Investigating Catalase and Carbonic Anhydrase Enzyme Activities and Levels of Certain Trace Elements and Heavy Metals in Patients with Primary and Metastatic Hepatic Carcinoma


Hepatocellular carcinoma (HCC) is among most common terminal cancer types in the world. Primary etiological factors include cirrhosis, hepatitis, aflatoxin and alcohol. The current study was conducted to determine cytosolic erythrocyte carbonic anhydrase and catalase enzyme activities and levels of some trace elements. For this purpose, 40 patients with primary and metastatic hepatic cancer and 29 healthy volunteers enrolled to the study. Catalase and carbonic anhydrase enzyme activities and serum trace element levels were measured in patient and control groups. In the current study, serum copper, magnesium, manganese and zinc levels were lower in the primary and metastatic hepatic cancer group in comparison with the control group (P < 0.05). In contrast, serum iron, cobalt, cadmium and lead levels were higher in the patient relative to the control group (P < 0.05). In comparison with the control group, the catalase level was lower in primary and metastatic cancer group, while the carbonic anhydrase level was higher in the cancer group (P < 0.05). Changes in levels of trace elements and anti-oxidant enzymes may be the factors which influence the development and progression of liver cancer. The carbonic anhydrase enzyme can be a useful indicator in the diagnosis of cancer. However, this issue warrants further investigation.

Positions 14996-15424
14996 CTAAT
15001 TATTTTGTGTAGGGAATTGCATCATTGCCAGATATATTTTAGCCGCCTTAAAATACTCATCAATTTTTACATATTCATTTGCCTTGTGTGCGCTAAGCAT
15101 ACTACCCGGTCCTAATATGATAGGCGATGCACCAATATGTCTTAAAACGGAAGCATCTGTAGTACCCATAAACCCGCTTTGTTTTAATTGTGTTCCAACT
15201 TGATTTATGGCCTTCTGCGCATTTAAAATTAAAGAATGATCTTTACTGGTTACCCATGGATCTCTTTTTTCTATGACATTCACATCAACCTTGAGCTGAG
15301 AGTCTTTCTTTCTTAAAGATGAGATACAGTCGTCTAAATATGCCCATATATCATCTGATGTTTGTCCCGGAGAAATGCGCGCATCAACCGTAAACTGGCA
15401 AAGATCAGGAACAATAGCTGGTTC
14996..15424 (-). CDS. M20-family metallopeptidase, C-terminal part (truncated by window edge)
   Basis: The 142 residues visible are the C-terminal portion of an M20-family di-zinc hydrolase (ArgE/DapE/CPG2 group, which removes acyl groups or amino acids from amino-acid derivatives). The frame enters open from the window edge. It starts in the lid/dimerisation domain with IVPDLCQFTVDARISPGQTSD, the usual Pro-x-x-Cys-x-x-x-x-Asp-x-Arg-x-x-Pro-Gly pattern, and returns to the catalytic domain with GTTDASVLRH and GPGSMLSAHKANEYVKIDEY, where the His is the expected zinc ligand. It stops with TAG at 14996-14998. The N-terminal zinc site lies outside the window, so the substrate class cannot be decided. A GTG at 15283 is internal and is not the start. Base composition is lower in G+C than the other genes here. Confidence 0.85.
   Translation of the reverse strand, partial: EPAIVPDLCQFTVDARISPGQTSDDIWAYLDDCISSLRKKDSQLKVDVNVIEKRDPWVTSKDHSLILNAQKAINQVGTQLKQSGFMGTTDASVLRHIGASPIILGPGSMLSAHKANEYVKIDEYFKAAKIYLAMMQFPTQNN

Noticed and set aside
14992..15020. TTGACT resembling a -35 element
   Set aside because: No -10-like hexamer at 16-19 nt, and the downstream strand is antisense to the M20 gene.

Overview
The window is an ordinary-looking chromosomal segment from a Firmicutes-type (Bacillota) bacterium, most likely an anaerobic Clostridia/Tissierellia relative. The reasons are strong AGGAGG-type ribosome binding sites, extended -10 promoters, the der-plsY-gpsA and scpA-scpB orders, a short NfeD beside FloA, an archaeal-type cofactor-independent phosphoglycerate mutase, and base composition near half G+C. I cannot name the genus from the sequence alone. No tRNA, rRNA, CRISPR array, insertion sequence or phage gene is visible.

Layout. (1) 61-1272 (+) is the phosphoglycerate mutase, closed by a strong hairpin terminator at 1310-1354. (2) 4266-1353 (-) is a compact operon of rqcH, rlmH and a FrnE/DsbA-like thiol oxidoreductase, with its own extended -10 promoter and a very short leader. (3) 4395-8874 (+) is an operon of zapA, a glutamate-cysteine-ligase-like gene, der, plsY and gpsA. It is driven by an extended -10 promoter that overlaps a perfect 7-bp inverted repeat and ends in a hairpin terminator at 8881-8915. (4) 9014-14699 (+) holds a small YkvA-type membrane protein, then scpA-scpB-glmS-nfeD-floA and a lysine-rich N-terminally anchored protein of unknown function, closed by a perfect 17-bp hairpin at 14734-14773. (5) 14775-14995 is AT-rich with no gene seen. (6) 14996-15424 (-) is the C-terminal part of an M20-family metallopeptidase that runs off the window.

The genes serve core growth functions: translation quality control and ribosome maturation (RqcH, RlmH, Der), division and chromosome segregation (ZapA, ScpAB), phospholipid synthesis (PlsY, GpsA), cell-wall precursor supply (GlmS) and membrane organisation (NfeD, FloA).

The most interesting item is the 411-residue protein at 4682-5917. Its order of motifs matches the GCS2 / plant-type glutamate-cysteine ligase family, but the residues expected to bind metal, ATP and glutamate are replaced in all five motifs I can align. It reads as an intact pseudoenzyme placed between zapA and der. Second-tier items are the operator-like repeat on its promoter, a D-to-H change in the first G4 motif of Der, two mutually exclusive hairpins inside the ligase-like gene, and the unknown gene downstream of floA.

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A. Arslan, H. Demir and H. Arslan, "Investigating Catalase and Carbonic Anhydrase Enzyme Activities and Levels of Certain Trace Elements and Heavy Metals in Patients with Primary and Metastatic Hepatic Carcinoma," Journal of Cancer Therapy, Vol. 4 No. 8, 2013, pp. 1373-1381. doi: 10.4236/jct.2013.48163.

Conflicts of Interest

The authors declare no conflicts of interest.


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